I have just witnessed Bill O'Reilly of Fox News and Washington Post resident leftie Sally Quinn who edits WPs 'On Faith' section - I can't think of anyone intellectually less qualified on the issue of faith from what I have heard from her - over whether Anders Breivik would be called a Christian. Thus, as the New York Times would have it Breivik must be a "Christian Terrorist”, much as we feel able to use the term “Muslim Terrorist”.
Not so, and here’s why.
Here's the critical difference. The Bible, the source teaching for Christianity, specifically teaches that murder, indeed a number of key public acts, are powerful evidence that the individual does not hold any meaningful belief in practice, as the Bible demands. Thus, whatever 'title' one might assume to oneself is irrelevant if it is not matched by public evidence of private belief.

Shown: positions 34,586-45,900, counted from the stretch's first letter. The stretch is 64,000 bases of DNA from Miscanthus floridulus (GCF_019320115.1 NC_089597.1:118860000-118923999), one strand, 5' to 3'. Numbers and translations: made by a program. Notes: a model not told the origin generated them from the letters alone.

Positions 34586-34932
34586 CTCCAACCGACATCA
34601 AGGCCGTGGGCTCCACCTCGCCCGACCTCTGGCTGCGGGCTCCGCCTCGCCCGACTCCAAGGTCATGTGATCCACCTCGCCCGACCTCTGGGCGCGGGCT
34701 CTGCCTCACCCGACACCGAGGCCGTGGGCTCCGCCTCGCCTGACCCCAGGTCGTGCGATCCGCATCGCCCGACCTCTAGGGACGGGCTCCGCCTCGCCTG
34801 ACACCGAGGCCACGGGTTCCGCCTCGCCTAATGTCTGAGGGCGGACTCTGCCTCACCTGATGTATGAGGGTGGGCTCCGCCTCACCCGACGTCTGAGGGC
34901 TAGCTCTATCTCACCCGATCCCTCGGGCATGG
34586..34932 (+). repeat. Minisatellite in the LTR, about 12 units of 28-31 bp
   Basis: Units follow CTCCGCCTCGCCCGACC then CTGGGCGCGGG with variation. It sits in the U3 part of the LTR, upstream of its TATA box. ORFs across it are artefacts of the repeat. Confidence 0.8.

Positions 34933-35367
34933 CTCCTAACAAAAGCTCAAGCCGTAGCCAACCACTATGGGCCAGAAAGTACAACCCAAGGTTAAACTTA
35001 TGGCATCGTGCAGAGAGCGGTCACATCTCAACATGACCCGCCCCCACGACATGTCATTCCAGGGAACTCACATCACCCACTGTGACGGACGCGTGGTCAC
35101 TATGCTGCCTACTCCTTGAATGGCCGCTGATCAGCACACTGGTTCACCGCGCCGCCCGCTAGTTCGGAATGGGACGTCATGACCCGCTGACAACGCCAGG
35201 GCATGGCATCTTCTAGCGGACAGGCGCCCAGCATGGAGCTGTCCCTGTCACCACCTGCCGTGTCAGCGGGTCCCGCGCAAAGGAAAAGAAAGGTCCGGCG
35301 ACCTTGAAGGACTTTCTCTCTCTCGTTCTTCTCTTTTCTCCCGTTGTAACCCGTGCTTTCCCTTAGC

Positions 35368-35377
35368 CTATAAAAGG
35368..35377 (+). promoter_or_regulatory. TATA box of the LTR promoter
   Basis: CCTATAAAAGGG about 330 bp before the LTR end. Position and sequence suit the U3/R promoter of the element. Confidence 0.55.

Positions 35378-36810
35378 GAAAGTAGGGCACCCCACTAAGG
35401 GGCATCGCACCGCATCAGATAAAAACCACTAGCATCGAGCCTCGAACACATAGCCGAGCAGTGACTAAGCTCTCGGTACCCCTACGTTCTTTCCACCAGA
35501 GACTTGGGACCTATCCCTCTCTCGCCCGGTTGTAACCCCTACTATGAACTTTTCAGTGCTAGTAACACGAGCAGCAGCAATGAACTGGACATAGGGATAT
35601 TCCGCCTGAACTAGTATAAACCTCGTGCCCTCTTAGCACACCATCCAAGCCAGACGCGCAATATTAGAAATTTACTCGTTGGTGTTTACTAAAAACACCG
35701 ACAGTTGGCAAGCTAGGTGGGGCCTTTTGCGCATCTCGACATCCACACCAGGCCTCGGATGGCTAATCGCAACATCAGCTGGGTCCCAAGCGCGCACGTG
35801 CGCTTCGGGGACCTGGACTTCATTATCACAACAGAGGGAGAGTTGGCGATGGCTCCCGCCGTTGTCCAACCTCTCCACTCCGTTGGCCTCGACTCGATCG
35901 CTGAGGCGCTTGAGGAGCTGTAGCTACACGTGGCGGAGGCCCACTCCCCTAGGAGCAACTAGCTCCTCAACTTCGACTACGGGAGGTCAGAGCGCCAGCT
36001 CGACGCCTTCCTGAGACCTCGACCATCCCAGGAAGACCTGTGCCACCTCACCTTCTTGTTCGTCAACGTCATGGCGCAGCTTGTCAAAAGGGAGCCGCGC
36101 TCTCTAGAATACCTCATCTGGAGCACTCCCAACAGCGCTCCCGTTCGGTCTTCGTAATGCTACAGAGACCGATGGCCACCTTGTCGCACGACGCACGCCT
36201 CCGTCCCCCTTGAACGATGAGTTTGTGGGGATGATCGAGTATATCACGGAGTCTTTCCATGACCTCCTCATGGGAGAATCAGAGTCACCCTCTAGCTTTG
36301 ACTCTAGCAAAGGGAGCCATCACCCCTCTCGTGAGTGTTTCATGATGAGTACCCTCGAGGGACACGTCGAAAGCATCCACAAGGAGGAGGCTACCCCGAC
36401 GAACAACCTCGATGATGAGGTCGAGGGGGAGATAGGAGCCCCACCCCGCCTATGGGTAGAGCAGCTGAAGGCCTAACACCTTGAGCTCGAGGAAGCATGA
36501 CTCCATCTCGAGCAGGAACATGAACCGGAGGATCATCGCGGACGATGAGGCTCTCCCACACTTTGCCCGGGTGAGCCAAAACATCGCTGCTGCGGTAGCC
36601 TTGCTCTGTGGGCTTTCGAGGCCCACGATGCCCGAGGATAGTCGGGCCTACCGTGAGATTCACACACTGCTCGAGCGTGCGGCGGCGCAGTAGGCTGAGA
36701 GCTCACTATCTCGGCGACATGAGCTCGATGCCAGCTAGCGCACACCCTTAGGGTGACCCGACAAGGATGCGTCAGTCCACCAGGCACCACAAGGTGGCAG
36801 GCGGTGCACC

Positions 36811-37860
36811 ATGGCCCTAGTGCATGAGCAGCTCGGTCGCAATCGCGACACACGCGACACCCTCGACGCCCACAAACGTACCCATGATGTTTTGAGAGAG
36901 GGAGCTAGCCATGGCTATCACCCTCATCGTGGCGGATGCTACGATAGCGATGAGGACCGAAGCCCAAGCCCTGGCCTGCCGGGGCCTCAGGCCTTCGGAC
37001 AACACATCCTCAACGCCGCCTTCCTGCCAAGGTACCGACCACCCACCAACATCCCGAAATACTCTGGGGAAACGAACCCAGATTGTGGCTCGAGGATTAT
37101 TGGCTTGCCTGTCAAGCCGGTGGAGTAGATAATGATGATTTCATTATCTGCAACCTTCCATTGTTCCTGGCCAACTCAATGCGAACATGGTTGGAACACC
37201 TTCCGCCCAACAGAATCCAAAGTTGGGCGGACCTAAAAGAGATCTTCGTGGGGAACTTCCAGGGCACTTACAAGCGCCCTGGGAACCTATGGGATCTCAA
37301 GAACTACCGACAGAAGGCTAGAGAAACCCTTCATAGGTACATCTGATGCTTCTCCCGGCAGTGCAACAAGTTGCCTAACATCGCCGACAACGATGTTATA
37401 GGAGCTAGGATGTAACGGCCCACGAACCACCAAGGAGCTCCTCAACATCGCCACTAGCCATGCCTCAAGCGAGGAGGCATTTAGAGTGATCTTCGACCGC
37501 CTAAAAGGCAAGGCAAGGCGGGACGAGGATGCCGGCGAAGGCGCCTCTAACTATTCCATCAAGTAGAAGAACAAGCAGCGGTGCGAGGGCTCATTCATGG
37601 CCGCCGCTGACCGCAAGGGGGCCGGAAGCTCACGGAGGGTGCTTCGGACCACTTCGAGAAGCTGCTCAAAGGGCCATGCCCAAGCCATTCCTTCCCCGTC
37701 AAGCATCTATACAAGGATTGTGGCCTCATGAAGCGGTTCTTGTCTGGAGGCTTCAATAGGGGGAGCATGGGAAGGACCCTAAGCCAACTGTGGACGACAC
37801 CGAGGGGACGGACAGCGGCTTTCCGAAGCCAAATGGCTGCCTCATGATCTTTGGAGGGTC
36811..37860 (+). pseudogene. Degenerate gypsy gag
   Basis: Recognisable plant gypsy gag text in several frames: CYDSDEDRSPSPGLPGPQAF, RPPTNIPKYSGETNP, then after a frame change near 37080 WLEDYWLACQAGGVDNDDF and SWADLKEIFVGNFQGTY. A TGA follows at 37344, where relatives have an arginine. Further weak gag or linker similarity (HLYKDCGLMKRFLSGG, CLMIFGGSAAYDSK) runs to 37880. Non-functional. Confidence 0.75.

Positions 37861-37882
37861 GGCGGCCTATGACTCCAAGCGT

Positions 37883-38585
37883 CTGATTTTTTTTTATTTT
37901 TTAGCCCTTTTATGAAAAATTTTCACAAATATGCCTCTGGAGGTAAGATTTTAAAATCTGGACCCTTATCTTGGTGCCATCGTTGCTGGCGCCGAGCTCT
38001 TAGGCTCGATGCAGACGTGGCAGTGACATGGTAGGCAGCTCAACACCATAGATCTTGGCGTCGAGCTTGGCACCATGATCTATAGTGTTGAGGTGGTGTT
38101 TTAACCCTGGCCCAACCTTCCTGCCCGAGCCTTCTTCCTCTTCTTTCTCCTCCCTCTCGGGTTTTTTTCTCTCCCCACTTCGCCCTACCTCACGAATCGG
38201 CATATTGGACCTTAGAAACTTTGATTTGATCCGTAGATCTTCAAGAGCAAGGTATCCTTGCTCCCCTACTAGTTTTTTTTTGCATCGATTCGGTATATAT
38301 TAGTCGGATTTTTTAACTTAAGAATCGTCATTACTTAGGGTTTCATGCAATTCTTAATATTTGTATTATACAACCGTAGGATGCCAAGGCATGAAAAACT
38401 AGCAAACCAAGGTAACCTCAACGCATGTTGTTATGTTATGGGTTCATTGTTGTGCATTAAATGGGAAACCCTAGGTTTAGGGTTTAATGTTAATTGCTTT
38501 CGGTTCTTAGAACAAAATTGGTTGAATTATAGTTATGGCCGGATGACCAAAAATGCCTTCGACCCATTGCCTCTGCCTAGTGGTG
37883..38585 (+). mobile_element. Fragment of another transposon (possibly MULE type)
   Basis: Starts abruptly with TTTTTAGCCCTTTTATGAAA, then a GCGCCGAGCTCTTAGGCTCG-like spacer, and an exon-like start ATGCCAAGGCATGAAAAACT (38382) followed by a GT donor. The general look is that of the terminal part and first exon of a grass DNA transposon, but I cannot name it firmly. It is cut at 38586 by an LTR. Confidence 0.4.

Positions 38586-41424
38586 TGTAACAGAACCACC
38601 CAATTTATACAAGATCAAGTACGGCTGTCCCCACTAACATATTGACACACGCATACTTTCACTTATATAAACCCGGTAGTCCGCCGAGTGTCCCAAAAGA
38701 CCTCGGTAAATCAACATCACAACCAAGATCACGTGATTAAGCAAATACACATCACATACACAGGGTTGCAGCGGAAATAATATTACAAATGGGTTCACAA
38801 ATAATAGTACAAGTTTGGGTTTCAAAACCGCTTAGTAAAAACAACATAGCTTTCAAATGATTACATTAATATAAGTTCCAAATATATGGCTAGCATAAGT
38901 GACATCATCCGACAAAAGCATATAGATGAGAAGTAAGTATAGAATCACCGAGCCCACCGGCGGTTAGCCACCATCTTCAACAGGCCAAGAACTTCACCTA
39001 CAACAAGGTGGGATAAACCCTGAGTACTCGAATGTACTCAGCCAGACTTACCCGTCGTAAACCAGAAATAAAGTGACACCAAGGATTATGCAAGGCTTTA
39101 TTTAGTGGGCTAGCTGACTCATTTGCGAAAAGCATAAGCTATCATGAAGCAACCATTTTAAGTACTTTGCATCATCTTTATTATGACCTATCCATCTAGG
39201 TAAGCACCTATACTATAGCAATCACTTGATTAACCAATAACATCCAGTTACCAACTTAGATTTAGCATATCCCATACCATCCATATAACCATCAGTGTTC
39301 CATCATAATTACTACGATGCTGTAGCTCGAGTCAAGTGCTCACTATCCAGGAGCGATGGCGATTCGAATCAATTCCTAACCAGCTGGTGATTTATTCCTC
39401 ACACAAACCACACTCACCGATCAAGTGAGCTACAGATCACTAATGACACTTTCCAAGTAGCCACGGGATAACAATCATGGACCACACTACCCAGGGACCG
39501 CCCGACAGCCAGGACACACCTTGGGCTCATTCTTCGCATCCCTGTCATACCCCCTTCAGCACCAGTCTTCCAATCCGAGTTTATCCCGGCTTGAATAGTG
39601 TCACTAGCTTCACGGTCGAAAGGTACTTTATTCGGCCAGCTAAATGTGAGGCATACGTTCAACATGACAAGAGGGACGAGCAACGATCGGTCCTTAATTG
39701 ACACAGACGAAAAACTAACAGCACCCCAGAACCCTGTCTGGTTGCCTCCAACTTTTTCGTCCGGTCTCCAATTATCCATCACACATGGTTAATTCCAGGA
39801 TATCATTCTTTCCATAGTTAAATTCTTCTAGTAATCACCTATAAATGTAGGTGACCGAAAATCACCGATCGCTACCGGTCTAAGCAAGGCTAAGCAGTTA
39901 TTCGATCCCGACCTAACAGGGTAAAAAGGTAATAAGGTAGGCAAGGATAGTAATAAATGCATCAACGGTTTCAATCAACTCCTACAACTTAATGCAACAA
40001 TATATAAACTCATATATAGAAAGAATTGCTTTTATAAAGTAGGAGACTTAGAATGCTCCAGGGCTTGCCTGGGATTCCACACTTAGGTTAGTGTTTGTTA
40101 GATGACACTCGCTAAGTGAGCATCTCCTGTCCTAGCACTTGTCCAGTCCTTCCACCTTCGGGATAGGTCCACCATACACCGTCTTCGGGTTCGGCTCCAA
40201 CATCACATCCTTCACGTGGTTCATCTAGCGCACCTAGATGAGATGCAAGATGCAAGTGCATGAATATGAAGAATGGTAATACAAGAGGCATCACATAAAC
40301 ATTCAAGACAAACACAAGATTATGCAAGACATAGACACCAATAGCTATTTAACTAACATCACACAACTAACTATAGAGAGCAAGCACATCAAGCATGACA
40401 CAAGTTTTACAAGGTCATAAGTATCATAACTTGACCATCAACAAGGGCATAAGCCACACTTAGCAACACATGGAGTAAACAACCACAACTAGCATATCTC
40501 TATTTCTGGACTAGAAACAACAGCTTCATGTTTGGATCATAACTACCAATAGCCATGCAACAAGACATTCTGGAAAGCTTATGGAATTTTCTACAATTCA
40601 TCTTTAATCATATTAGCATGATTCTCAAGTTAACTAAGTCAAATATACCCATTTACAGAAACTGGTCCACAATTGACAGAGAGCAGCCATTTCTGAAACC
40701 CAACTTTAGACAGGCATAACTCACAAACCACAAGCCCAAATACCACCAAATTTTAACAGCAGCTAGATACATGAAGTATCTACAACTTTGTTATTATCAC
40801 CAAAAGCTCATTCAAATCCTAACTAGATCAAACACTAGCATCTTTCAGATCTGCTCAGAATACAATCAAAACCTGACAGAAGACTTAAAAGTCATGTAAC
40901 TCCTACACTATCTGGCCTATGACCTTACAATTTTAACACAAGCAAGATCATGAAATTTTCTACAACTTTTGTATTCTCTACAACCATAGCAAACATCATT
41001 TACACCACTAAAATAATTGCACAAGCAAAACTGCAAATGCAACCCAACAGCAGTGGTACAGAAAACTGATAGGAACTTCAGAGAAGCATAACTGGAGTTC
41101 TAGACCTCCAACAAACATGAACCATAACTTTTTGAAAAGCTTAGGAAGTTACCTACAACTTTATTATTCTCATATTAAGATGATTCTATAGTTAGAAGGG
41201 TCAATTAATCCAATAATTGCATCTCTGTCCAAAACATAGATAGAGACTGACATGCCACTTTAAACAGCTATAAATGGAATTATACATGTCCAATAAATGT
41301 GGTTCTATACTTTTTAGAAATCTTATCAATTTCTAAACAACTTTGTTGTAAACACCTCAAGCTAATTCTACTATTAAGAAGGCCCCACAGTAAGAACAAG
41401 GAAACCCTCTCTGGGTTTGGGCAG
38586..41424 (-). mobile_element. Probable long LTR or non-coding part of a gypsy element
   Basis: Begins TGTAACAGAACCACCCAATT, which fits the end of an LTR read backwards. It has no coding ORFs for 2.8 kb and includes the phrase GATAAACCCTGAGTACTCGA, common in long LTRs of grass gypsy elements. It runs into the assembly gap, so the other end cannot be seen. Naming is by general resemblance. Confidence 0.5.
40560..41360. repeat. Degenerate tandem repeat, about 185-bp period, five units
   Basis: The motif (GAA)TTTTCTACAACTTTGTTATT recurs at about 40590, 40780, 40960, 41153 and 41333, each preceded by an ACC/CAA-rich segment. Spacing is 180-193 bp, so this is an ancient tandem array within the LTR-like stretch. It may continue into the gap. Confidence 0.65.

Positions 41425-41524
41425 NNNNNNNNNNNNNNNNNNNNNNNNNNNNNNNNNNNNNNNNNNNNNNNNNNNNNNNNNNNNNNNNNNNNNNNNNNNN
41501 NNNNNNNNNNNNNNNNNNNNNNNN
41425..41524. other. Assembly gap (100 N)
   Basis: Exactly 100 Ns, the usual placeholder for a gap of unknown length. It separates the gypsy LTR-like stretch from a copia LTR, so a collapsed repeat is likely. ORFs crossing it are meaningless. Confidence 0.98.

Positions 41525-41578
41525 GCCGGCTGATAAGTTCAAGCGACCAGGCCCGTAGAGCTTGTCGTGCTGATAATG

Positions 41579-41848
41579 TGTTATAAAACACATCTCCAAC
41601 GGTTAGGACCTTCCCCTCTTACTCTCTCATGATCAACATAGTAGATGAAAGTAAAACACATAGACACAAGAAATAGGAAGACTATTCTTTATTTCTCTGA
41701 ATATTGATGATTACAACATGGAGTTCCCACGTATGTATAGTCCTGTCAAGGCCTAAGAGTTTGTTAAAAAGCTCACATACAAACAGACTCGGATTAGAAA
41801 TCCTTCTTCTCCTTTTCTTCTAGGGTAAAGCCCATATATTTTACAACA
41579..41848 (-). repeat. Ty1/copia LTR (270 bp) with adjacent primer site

The fact is there is a key difference between that which determines what a Christian is - the teaching of the Bible, the source of Christian teaching - and that which teaches what it means to be a Muslim, the teachings of the Koran and Hadith. I have long taught the former, but have also read the latter. Many who like to comment publicly have often never done either. Islamic teachings do indeed specifically teach that violence, even murder, is divinely sanctioned on occasion, not least, when a Muslim converts to another faith. Equally, the lives of Jews and Christians can be threatened “in the name of Allah”. That is something which no one calling themselves Christian (or Jewish) can ever point to and suggest the God of the Bible asked the same of them. And that’s another reason why “God told me to do it” doesn’t cut the Christian intellectual ice. God never goes against his own Word.
Thus we CAN say that one man may be a "Muslim Terrorist", while there can be no such thing as a "Christian Terrorist"; an oxymoron when the very act of murder demonstrates the very opposite presents plain evidence of unbelief. Case closed.
Peter C Glover, is the author, The Great Evangelical Disaster: Revisited, to be released in October as an e-book.
Copy of this blog published here at Canada Free Press.